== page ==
Is there a simple telnet server code for the FXT009/FXT02?


It is becoming very aware that we purchased a product that does 10 million times more than what we need it to do, and do not have the time or programming experience to turn it into what we do need.

What we need is for the device to accept a telnet session, and allow the usage of the AT commands to send SMS messages, and return the OK or ERROR result. If all else fails, I know I can get a Serial to Ethernet adapter or a USB to Ethernet adapter, and get the communications working to the server. But I would hate to spend more money if it is unnecessary.

Is there any sample code that comes very close to this functionality? I can program, but it is not my primary job or field of expertize, so while I can take existing code and tweak it, starting from scratch is currently beyond me.

Thank you in advance for any assistance and guidance.



You can go through the “TCP_server” sample code provided with SDK(and provided as part of WIP or internet library).

TCP client can connect to the the telnet server using the same approach.

Please follow the following link for some reference :



You’ll need a Public IP address for that…


Why would we need a public address, since both the FXT009 and the server that would be sending the SMS messages are both on the internal network. The only reason the server doesn’t connect to the FXT009 via serial cable is that the server is virtual, running under VMware.


Thank you! I went through that, but as it states, I would still need to program the ability to take the telnet input, parse it to the AT commands, and then process it from there. That is just too much time for a simple SMS modem to attach to a virtual machine.

So I have ordered a Serial to Ethernet adaptor, and it will install a virtual com port on the server, so every thing talks properly.

Thank you again for the help though!


Sorry - I thought you were talking about having the Telnet session over GPRS.

Does the VM have an internet connection?

If it does, why bother with a modem - why not use an SMS gateway :question:


That would be cost. You can get unlimited SMS deals with SIM card for relatively low cost. SMS gateways tend to charge per SMS which mounts up over time.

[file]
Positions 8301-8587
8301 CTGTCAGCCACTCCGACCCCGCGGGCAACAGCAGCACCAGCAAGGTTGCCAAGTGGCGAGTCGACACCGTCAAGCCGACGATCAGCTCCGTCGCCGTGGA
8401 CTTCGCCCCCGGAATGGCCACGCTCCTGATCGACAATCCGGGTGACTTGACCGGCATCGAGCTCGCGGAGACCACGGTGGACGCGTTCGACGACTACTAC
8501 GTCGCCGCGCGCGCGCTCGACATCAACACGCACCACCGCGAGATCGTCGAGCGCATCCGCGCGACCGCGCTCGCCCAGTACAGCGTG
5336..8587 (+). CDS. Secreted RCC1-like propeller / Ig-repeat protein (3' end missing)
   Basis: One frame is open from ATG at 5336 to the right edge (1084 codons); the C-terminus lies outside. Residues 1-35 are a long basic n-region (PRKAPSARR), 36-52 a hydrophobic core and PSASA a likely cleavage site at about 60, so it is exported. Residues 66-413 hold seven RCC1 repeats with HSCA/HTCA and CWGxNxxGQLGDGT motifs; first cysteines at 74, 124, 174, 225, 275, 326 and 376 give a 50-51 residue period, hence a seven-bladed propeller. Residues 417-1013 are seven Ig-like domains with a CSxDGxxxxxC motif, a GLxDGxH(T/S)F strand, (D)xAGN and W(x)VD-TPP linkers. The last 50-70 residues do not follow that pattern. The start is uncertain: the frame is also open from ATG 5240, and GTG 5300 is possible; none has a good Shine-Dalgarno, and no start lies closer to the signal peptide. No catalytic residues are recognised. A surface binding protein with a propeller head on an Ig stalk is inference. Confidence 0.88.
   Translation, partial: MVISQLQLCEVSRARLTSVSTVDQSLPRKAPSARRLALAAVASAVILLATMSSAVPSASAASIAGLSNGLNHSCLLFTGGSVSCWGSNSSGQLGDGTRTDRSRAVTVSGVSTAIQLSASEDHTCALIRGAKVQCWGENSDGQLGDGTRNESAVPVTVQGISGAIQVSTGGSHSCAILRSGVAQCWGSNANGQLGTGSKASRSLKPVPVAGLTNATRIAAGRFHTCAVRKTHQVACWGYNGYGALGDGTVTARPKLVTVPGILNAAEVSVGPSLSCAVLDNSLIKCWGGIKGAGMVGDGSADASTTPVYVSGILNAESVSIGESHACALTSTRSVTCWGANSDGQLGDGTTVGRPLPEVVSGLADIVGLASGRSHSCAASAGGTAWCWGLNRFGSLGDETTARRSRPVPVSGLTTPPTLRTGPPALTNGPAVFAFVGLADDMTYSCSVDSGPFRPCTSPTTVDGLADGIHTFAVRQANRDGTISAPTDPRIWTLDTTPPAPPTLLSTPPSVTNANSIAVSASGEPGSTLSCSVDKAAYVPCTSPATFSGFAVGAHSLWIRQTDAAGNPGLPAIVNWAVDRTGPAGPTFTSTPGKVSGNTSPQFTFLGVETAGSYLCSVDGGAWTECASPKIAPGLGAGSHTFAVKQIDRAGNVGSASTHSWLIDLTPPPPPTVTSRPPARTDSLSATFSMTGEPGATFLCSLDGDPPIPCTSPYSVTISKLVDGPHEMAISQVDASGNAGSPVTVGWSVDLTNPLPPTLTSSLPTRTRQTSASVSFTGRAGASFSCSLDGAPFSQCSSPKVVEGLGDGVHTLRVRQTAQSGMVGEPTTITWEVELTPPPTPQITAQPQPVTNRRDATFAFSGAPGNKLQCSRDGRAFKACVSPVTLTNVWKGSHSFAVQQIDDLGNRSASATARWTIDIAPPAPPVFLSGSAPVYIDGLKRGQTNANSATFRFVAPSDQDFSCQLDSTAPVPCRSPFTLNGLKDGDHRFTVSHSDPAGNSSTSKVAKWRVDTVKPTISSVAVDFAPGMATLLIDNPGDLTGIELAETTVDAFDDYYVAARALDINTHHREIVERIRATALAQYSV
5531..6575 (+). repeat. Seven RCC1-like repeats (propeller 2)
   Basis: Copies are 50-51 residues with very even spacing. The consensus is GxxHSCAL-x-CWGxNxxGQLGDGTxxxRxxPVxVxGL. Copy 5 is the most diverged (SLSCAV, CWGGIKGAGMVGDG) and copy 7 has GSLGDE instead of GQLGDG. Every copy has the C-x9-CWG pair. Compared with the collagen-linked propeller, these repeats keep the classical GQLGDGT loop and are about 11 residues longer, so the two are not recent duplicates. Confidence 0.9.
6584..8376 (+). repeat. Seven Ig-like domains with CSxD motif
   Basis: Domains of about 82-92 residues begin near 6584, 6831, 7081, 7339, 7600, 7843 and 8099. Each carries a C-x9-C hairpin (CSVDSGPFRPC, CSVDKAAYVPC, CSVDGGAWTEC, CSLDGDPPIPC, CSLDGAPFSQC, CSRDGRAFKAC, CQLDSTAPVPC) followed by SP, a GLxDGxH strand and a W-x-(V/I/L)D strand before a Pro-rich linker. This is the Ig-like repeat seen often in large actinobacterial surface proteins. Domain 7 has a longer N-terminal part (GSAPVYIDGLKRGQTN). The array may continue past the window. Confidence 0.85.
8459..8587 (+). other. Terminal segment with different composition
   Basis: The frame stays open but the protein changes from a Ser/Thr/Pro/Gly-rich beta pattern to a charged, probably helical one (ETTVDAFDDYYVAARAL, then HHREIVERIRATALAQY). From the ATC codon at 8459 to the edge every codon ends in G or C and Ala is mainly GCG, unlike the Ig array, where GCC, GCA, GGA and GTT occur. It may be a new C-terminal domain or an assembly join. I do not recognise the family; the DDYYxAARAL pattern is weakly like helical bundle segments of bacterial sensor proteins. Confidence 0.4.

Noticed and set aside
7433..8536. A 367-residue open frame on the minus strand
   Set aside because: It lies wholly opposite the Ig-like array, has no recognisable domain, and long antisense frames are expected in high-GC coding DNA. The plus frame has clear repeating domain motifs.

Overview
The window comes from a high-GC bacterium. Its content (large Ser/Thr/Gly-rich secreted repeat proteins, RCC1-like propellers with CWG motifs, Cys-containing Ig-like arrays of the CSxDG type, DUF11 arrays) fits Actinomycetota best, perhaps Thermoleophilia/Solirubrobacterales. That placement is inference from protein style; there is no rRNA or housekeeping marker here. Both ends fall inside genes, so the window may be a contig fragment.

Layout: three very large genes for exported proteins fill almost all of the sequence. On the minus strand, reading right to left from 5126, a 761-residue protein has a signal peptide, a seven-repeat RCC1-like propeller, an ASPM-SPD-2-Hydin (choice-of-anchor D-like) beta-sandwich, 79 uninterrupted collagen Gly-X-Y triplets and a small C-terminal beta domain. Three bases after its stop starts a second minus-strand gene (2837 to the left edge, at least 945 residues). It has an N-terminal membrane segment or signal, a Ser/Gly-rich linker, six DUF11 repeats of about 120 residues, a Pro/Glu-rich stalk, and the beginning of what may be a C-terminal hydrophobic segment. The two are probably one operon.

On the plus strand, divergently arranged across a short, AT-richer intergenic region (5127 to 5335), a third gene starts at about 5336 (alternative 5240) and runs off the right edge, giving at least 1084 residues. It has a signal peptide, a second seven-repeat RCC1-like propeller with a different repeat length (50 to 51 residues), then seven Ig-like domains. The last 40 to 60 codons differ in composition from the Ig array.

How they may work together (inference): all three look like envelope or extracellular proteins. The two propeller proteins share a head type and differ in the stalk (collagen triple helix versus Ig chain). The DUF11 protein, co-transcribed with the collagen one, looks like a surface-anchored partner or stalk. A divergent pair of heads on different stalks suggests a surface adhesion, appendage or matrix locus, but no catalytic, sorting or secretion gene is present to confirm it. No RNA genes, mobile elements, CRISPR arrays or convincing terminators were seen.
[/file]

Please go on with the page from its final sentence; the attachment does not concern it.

But not zero cost - so there is still a “price per SMS”.

And most of these deals, if you read the terms, would prohibit “automated” use…

You also have to consider the cost of the modem, providing the connection to the modem, having to site the modem somewhere with decent signal, etc,…

Sending an SMS through a modem is a very slow process - not suitable for high-volume…

Server programmers generally don’t seem to be too keen on dealing with RS232 connections, AT Commands, etc,…
(not being a “server” programmer, I wouldn’t know - but I have heard that it’s “not nice”)

Indeed - but they do tend to be cheaper than the per-SMS changes of a phone contract.


The only server talking to the SMS modem is the network monitoring server. It will send an email alert, and a SMS alert on outage. The company was looking for a secondary/out of band pathway in case the outage was the internet connection. So using a SMS gateway via the internet would defeat the purpose of the SMS modem.

We are not looking at high volume - perhaps 10 - 30 messages a month. AT&T has a special SMS only contact just for the Sierra Wireless device, and at the volume level that we signed up for (400 messages a month), we are paying $9 USD for the access.

The network monitoring software already had the ability to talk to a SMS modem device, all you have to put in the alert screen is the com port to access, the number you are sending the SMS to, and it handled the rest. So there was no custom interface on the server being created or configured.

When I first began looking into this, all I was finding in my searches was SMS modems that started at $600 USD and went up. Finding the Sierra Wireless kit for $269 USD seemed perfect. Had originally planned on purchasing a Serial to Ethernet adapter ($99 USD), so it was a very inexpensive way to provide secondary alerting pathing. When I found out that the FXT009 had a ethernet card, thought that was even better, no need for a secondary device.

In any case, the system is up and working using the FXT009 and a Serial to Ethernet adapter, a virtual com port on the network monitoring server, and we have the secondary alerting pathway the executives wanted.

Thank you all for your assistance and time!


Right. That explains it.


Hi James,

I recommend you also look at the Raven XE . We have numerous customers who use this product for ADSL backup, meaning that not only would it send and SMS if required (to notify ADSL outage), but it can also ensure business continuity over 3G if required.

And pretty easy to integrate, as this is a product who natively supports Ethernet connectivity as well.